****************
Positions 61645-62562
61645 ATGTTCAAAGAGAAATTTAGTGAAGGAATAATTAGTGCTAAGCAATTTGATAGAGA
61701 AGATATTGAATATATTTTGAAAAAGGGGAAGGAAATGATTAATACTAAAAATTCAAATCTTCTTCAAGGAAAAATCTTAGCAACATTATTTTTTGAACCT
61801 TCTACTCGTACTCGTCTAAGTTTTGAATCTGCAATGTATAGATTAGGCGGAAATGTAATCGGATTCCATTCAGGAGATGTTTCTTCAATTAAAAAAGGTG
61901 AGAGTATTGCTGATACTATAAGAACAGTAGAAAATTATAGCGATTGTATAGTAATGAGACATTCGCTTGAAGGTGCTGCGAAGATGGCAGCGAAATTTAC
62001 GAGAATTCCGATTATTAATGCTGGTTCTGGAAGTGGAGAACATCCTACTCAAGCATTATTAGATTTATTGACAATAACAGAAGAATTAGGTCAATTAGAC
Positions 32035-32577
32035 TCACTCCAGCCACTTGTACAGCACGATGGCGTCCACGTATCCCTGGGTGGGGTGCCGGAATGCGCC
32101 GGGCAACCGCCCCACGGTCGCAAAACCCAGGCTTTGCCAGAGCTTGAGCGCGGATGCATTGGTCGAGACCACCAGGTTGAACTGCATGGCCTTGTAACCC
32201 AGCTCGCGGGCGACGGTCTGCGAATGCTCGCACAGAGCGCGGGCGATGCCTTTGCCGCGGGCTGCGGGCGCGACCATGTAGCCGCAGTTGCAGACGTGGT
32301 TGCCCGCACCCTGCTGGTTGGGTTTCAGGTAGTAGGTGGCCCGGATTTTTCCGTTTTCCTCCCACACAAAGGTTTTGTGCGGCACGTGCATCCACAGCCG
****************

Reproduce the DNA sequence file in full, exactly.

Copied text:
Positions 61645-62562
61645 ATGTTCAAAGAGAAATTTAGTGAAGGAATAATTAGTGCTAAGCAATTTGATAGAGA
61701 AGATATTGAATATATTTTGAAAAAGGGGAAGGAAATGATTAATACTAAAAATTCAAATCTTCTTCAAGGAAAAATCTTAGCAACATTATTTTTTGAACCT
61801 TCTACTCGTACTCGTCTAAGTTTTGAATCTGCAATGTATAGATTAGGCGGAAATGTAATCGGATTCCATTCAGGAGATGTTTCTTCAATTAAAAAAGGTG
61901 AGAGTATTGCTGATACTATAAGAACAGTAGAAAATTATAGCGATTGTATAGTAATGAGACATTCGCTTGAAGGTGCTGCGAAGATGGCAGCGAAATTTAC
62001 GAGAATTCCGATTATTAATGCTGGTTCTGGAAGTGGAGAACATCCTACTCAAGCATTATTAGATTTATTGACAATAACAGAAGAATTAGGTCAATTAGAC
Positions 32035-32577
32035 TCACTCCAGCCACTTGTACAGCACGATGGCGTCCACGTATCCCTGGGTGGGGTGCCGGAATGCGCC
32101 GGGCAACCGCCCCACGGTCGCAAAACCCAGGCTTTGCCAGAGCTTGAGCGCGGATGCATTGGTCGAGACCACCAGGTTGAACTGCATGGCCTTGTAACCC
32201 AGCTCGCGGGCGACGGTCTGCGAATGCTCGCACAGAGCGCGGGCGATGCCTTTGCCGCGGGCTGCGGGCGCGACCATGTAGCCGCAGTTGCAGACGTGGT
32301 TGCCCGCACCCTGCTGGTTGGGTTTCAGGTAGTAGGTGGCCCGGATTTTTCCGTTTTCCTCCCACACAAAGGTTTTGTGCGGCACGTGCATCCACAGCCG